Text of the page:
This week, the National Academy of Television Arts and Sciences bit the bullet and committed to virtual versions of 2021’s Daytime, Sports, News and Tech Emmy ceremonies, which will take place between June and October. And the Sundance Film Festival announced a format that will take place largely online, plus nationwide live events whose details will remain very much TBD until we know what COVID restrictions will look like in late January.
(Judging by the current progress of the virus and the likely scarcity of any vaccine, those live events look to be very restricted in nature.)
Meanwhile, the Producers Guild Awards has committed to a virtual show for its March 24 ceremony, and other awards bodies are aware that they will likely have to follow suit, even if they’re holding out hope that in-person ceremonies might be possible.
And yes, you can ignore the highly dubious and spectacularly premature report in another trade that the Academy has committed to an in-person show. They may hope desperately for an in-person show, but they’re not dumb enough to make a statement committing to one in the biggest week ever for COVID infections in Los Angeles.
The fact is, we don’t know if there will be a single awards show for the foreseeable future with a live, in-person audience. For the moment, such an event seems unlikely. And as the Primetime Emmys showed in September, you can try really, really hard to make a virtual ceremony entertaining, and sometimes you can even succeed, at least a little. But a virtual show will never have the energy of an in-person show.
At this point, unless that vaccine starts kicking COVID’s butt, we’re almost guaranteed a string of flat awards shows, up to and perhaps including the Oscars.
Solution: Go, vaccine, go!
4. Problem: Voter fatigue could be a killer.
As of early December, there were slightly more than 100 films in the members-only Academy Screening Room devoted to the Best Picture category. Of those, I would say that two, “The Trial of the Chicago 7” and “Da 5 Bloods,” are likely Best Picture nominees. Another four or five are possibilities. And the rest, while many of them are fine indies worthy of attention, will probably not really be contenders.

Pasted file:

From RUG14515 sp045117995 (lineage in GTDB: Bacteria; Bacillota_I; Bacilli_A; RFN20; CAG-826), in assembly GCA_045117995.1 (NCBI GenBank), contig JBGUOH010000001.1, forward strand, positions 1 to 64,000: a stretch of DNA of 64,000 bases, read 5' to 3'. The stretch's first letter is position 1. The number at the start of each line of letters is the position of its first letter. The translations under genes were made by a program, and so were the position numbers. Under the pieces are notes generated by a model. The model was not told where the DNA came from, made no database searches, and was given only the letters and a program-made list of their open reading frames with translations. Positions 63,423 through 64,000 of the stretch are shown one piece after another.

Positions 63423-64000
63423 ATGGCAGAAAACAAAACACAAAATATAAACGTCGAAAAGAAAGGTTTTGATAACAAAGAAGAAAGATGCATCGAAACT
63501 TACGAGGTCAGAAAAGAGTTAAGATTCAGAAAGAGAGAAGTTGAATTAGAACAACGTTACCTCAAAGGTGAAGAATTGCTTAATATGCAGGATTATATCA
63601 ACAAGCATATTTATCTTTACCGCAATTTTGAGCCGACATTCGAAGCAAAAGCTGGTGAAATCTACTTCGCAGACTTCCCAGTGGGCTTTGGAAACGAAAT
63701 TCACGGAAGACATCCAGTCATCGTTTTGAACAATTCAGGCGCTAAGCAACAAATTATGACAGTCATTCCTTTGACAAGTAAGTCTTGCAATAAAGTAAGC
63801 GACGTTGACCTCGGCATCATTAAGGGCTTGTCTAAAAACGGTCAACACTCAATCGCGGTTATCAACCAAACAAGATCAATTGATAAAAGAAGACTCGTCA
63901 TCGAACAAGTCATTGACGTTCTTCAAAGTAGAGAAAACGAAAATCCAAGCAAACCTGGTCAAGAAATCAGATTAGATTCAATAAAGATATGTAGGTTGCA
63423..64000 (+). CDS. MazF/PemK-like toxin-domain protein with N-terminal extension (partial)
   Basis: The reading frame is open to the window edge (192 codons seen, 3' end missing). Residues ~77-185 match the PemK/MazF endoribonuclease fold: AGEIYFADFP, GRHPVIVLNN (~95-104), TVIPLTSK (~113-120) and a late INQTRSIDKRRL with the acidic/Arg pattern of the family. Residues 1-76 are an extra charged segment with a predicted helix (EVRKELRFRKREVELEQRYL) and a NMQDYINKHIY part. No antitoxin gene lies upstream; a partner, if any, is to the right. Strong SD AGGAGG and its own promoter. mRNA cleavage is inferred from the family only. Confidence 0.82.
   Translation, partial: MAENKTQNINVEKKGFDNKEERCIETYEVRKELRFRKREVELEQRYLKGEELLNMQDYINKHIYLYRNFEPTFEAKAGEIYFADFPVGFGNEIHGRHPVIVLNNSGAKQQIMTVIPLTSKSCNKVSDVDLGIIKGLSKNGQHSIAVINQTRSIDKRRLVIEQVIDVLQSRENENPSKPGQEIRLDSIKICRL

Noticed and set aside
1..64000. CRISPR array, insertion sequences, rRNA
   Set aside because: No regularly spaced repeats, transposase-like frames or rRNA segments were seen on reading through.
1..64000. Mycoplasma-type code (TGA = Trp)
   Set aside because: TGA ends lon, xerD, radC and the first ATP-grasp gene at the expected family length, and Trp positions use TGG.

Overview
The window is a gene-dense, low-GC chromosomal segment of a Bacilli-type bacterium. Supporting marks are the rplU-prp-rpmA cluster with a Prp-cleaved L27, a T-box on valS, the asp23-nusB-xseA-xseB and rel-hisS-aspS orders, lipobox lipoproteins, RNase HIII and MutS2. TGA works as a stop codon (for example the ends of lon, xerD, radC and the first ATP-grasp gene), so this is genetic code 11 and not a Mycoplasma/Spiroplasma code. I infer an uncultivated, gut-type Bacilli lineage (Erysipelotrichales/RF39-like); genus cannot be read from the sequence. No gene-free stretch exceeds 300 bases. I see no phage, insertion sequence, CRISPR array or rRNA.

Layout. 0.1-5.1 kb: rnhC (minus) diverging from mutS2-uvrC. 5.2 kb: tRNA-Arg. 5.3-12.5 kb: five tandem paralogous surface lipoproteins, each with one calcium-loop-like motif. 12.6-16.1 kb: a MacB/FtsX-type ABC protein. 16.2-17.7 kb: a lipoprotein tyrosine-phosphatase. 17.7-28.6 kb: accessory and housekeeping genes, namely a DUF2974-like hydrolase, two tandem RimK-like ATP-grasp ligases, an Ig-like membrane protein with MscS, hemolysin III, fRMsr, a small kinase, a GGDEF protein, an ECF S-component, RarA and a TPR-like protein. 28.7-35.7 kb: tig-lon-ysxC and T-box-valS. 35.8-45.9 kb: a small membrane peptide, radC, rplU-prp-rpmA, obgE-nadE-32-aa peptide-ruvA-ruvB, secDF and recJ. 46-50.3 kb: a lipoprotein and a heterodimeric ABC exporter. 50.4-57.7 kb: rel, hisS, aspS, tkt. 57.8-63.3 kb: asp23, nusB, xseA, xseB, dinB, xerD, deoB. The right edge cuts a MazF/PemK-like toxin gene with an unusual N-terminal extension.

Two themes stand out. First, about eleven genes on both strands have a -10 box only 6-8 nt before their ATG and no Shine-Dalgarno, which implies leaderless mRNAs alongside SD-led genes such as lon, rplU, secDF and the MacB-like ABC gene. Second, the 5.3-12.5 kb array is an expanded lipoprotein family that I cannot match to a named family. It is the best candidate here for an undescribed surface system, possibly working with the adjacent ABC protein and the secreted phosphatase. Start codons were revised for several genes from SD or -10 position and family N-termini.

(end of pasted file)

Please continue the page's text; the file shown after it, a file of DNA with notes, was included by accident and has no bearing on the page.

Meanwhile, the screenings that normally litter the calendar this time of year can’t happen, and the usual deluge of DVD screeners that show up around Thanksgiving and into December has been a trickle. (Interestingly enough, the companies that have been most active in sending screener DVDs to Academy voters are the two big streaming companies, Netflix and Amazon.)
If Oscar voters have lots of films to watch, but 95% of them aren’t movies they’re likely to vote for, the danger of them being worn out and apathetic by the time voting rolls around is a real one. Remember, screeners over the holidays is a Hollywood tradition — so even if we’re earlier in awards season than we usually are at this time of year, the breaks from work are still coming in late November and between Christmas and New Years. Companies are taking a risk if they don’t take advantage of the calendar.
Solution: Voters should get adventurous and embrace the indies to which they have access, as I suggested last week.
5. Problem: Viewer fatigue could be a real killer, too.
The Academy and ABC know that the 93rd Academy Awards will probably get terrible ratings; that’s just the nature of this year, and of awards shows in recent years. But there’s a bigger worry with this elongated season, which has to do with the nature of awards season itself.
Most years, viewers and Oscar-watchers are overwhelmed and worn down by the endless stream of awards shows by the time the Oscars roll around. Granted, that wasn’t exactly the case last year, when the earliest-ever Feb. 9 Oscars turned awards season into an exhausting and overwhelming sprint (and thankfully so, since COVID could have turned a usual late-February Oscars into a super-spreader event). But this time around, it could seem like an eternity before the April 25 Oscars arrive, particularly if the first two months of 2021 don’t unveil many real contenders.
The problem with a very long season with nothing new to get interested in probably isn’t the usual awards fatigue — rather, it’s downright boredom, something that the pandemic only intensifies. Is anybody going to care, at all, about movie awards by early April? Maybe they will, but I’m scared that the Oscars may well take place in the face of monumental indifference.
Solution: C’mon, it’s the Oscars! Feel free to ignore all the other awards shows, then start bingeing the nominated movies in mid April and get revved up for some delayed gratification.